The first toy trains were made from lead and had no moving parts. Some had wheels which flipped, but these had to be pulled or pushed. Some of the early 19th-century drive toy trains were made from tinplate, like the large, durable, stylized locomotive toys in the U.S., that were painted gold and red and decorated with hearts and flowers. model trains kentucky
Around 1875, technological advancements in materials and manufacturing enabled tin to be scraped, cut, wrapped, and lithographed faster than previously.
Toy trains were revolutionized when Märklina German company which specialized in doll house accessories, sought to create an equal toy for boys where a continuous revenue stream could be guaranteed by purchasing add-on accessories for decades after the first purchase. Along with boxed sets containing a train and monitor, Märklin offered extra track, rolling stock, and buildings sold separately, creating the predecessor to the modern model train layout featuring buildings and scenery along with an operating train.
Electric trains adopted, with the first appearing in 1897, made by the U.S. firm Carlisle & Finch. As home use of power became more common in the early 20th century, electric trains gained popularity and as time went on, these electrical trains grew in sophistication, gaining light, the ability to change management, to emit a whistling noise, to smoke, to couple and uncouple cars as well as load and unload cargo. Toy trains by the first half of the 20th century were frequently made of lithographed tin; afterwards trains were frequently made mostly of plastic.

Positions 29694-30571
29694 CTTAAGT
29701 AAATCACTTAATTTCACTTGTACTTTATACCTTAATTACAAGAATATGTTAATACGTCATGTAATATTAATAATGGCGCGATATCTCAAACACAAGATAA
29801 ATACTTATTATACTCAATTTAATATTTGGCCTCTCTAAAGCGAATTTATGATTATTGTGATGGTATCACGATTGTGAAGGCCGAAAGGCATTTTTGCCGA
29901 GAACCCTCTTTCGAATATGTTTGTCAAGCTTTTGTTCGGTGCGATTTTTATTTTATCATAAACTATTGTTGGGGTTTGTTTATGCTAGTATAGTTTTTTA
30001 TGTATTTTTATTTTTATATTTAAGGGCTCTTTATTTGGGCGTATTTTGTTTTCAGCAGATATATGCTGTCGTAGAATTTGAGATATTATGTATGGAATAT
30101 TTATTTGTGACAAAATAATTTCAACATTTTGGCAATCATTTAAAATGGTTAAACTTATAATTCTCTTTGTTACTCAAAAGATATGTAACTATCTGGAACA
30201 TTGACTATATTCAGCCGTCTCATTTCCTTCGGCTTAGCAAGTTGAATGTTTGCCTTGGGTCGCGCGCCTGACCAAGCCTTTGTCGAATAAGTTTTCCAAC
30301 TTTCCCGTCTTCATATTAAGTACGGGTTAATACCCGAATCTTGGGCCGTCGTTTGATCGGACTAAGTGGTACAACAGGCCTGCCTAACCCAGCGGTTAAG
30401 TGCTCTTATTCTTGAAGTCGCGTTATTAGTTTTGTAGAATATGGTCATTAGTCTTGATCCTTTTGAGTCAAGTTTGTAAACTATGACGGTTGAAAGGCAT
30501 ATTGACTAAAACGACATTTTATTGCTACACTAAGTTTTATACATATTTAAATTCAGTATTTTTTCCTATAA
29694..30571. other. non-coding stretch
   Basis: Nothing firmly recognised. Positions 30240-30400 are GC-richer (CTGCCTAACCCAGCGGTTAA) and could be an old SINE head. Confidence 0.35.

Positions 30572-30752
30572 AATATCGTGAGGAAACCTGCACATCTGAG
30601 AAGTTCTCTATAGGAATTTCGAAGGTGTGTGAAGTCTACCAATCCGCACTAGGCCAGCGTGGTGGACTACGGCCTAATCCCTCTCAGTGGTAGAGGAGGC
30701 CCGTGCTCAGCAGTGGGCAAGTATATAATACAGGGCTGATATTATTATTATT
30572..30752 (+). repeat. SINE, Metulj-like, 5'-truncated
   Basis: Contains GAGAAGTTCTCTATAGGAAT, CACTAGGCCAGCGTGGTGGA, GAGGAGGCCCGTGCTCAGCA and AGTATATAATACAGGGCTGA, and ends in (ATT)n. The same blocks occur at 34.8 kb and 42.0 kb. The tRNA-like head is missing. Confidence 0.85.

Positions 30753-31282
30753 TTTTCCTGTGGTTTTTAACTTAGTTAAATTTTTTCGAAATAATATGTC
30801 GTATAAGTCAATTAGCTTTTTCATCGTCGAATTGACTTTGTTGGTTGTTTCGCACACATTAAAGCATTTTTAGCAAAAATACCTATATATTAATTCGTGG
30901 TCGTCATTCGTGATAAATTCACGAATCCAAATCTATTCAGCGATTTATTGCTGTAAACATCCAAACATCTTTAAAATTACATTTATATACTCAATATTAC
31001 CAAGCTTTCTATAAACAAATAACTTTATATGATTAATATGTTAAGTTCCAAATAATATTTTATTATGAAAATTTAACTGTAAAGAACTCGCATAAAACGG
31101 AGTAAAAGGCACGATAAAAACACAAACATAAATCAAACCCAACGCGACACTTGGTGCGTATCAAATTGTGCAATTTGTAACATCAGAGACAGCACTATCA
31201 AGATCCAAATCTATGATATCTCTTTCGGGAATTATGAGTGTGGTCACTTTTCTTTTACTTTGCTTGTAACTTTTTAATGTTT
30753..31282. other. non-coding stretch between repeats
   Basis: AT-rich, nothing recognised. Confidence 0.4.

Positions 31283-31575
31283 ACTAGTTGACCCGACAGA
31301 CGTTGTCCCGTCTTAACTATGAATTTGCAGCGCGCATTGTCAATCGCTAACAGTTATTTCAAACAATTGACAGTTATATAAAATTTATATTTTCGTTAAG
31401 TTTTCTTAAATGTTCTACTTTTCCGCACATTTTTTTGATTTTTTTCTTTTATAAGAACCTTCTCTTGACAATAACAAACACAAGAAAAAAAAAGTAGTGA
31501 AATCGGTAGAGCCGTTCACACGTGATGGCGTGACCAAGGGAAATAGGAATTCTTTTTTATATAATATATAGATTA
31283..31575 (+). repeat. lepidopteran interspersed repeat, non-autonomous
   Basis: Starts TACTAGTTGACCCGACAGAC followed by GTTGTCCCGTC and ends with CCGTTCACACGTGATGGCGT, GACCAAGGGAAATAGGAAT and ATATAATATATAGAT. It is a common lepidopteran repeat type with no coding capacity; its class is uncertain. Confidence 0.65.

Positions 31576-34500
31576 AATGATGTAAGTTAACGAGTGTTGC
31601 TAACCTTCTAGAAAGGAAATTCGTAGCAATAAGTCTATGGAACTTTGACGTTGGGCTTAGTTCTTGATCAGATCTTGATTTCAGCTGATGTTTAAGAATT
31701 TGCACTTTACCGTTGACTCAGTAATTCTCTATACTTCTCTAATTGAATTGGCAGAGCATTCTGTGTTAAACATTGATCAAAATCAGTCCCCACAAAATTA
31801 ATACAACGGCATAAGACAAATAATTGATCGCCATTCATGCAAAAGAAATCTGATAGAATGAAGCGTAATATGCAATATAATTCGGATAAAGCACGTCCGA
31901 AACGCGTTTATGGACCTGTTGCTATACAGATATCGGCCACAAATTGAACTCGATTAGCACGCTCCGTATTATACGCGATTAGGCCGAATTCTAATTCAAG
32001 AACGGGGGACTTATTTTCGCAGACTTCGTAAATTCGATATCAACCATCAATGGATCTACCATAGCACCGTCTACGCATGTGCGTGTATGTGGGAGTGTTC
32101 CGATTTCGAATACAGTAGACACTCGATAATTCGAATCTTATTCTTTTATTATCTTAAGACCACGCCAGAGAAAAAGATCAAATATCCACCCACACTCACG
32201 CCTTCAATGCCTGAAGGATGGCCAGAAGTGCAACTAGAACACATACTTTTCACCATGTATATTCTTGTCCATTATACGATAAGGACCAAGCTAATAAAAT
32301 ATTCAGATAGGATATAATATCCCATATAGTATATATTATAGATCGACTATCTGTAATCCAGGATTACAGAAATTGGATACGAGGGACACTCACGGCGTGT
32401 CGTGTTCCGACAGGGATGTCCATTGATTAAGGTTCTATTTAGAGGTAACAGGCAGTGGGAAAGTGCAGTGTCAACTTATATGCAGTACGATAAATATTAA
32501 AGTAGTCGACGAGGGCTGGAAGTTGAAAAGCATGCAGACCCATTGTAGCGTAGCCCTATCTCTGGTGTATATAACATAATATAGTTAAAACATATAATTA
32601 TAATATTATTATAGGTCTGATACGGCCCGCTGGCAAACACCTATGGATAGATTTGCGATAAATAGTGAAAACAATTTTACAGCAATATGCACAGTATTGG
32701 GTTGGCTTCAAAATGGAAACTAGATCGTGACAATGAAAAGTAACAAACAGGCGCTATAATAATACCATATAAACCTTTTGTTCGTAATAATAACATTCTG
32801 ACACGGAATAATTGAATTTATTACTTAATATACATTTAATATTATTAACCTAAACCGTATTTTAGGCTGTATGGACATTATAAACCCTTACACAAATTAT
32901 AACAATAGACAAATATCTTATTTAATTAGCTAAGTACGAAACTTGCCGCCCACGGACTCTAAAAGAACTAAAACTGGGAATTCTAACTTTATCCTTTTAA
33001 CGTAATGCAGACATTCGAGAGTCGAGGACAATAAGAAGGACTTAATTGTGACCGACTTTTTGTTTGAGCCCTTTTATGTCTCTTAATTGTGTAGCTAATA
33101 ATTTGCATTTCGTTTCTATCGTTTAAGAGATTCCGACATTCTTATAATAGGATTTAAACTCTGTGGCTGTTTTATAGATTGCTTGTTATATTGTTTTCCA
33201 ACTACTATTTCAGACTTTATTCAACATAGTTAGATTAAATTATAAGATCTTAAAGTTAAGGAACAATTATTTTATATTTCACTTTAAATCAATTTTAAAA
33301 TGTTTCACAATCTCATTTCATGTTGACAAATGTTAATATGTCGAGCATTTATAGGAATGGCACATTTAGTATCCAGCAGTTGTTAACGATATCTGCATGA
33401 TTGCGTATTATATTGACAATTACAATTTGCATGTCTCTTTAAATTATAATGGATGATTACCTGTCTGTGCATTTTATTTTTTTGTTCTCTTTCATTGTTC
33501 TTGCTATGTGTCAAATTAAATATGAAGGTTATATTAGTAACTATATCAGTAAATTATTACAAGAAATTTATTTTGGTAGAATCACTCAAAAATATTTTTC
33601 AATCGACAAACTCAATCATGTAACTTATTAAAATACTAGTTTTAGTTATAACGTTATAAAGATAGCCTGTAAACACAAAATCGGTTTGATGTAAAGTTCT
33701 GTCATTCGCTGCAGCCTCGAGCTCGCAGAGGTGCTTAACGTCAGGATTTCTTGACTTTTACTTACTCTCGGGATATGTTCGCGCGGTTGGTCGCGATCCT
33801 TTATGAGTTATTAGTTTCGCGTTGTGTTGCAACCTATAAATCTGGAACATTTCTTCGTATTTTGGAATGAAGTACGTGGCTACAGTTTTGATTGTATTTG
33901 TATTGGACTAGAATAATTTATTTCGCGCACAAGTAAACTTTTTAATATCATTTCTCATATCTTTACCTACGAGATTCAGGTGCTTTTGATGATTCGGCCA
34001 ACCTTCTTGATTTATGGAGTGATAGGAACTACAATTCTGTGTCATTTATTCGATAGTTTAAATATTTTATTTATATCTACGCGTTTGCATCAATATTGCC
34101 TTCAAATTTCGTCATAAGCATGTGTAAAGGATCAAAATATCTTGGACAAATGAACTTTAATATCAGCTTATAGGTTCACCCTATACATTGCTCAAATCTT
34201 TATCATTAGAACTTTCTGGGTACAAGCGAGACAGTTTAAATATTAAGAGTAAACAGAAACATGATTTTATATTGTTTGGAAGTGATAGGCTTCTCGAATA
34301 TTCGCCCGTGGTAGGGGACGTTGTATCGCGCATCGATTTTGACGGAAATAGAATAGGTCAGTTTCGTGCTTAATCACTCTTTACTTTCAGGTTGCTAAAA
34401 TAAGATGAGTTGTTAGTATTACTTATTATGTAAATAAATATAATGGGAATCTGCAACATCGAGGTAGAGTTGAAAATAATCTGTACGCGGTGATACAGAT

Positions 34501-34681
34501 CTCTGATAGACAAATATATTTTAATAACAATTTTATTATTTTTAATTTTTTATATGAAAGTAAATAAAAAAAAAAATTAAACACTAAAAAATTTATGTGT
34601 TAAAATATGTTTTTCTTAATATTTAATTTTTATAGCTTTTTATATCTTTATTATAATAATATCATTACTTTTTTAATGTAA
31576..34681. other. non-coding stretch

Pull toys and wind-up trains were marketed towards kids, while electric trains were marketed towards teens, particularly teenaged boys. It was during the 1950s that the modern emphasis on realism in model railroading began to catch on. Consumer interest in trains as toys waned in the late 1950s, but has undergone resurgence since the late 1990s due in large part to the popularity of Thomas the Tank Engine.
Today, S gauge and O gauge railroads continue to be considered toy trains by their adherents and are often accessorized with semi-scale model buildings by Plasticville or even K-Line (who owns the rights to the Plasticville-like buildings produced by Marx from the 1950s to the 1970s). However, due to their high price, one is more inclined to locate an HO scale or N scale train set in a toy store than a O scale set.
Many modern electrical toy trains contain sophisticated electronic equipment that emit digitized sound effects and permit the operator to safely and easily run multiple remote controller trains on a single loop of course. In the last few years, many toy rail operators will operate a train with a TV camera in the front part of the motor and hooked up to a display, such as computer monitor. This will show an image, similar to that of a genuine (smaller size) railroad.
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